Four of the five types of carnivorous plants found in North America can be found in the Big Thicket, including pitcher plants, sundews, bladderworts, and butterworts. The most well-known carnivorous plant, the Venus flytrap, is not found here; in the wild, these plants are found only in North and South Carolina.
Pale Pitcher Plant
Pitcher plants are passive plants that do not use movement in the capture and digestion of insects. Pitcher plants capture insects by luring them to the mouth of the trap with color, nectar, and/or scent. After an insect lands on the lip of the flower and begins to enter the mouth, it comes to a waxy inner surface that causes it to slide down the funnel. Downward pointing hairs lining the lower portion impede the insect's ability to climb back out. The bottom of the pitcher is filled with a fluid that drowns them, and then because it contains digestive enzymes, decomposes the proteins and soft body parts so that it can be absorbed into the plant for nutrition. Only the insect’s exoskeleton remains.
Drosera capillaris and brevifolia
The pink and dwarf sundews found in Big Thicket are small perennial herbs that have tentacle stalks on their leaves, with a mucilaginous secretory gland at the tip of each stalk. The gland secretes droplets of fluid which gives the plant its glistening, dew-drop appearance. Insects, upon being attracted to the plant through the nectar-like appearance and odor of the secretions, become stuck to the mucilage. Once the plant feels the insect struggling, it slowly encloses the insect in the array of tentacles. In a matter of minutes, the sundew begins to secrete digestive enzymes and acids that start to dissolve the body of the victim. A series of glands then absorb the nutritious liquified insect.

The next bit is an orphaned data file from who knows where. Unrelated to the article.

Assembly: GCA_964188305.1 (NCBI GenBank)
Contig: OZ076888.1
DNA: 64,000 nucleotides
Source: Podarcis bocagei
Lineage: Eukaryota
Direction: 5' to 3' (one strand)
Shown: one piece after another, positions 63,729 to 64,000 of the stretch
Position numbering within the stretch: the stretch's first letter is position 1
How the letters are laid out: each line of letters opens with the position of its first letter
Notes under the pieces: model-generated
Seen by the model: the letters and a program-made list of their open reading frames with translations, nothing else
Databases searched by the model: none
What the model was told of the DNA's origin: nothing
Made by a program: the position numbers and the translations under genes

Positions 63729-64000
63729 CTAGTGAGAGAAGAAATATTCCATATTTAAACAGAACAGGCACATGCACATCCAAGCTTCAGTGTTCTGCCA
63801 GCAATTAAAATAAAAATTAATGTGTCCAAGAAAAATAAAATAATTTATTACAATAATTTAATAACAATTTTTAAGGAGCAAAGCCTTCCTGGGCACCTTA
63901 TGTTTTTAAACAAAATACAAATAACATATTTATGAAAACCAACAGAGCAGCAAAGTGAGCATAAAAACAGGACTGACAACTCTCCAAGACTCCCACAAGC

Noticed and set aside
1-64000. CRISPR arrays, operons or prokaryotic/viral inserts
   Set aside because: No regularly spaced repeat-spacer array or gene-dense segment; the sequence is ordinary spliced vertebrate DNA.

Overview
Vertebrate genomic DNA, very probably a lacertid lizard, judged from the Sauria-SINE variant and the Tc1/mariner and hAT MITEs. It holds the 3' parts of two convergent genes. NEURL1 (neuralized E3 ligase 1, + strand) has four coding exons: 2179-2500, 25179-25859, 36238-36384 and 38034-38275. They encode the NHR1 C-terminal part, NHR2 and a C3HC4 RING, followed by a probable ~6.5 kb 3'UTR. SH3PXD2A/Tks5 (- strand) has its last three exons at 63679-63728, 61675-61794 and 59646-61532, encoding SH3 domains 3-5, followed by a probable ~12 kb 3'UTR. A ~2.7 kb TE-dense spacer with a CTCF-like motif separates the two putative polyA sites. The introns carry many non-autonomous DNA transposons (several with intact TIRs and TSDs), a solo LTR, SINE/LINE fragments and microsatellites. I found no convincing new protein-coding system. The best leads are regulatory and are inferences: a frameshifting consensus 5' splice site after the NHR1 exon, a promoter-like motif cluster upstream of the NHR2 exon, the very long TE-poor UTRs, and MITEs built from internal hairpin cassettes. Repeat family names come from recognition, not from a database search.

Utricularia gibba, inflata, juncea, radiata, and subulata
The bladderworts are the biggest genus of carnivorous plants with over 220 species worldwide. Big Thicket researchers have found five species to-date in the preserve. True free-floating bladderworts are annual plants that lack roots and leaves but have flowers on erect stems above the water. The entire floating plant is only about eight inches tall. Flowers emerge above the surface and are yellowish with 3-lobes and a spur underneath. Underwater the leaf branches or petioles are fleshy and inflated with air which allows them to float.
There are approximately 80 species of butterworts worldwide with nine occurring in the United States and only one so far having been found in the Big Thicket. Butterworts are a genus of carnivorous plants that use sticky, glandular leaves to lure, trap, and digest insects.
See Carnivorous Plants in the Park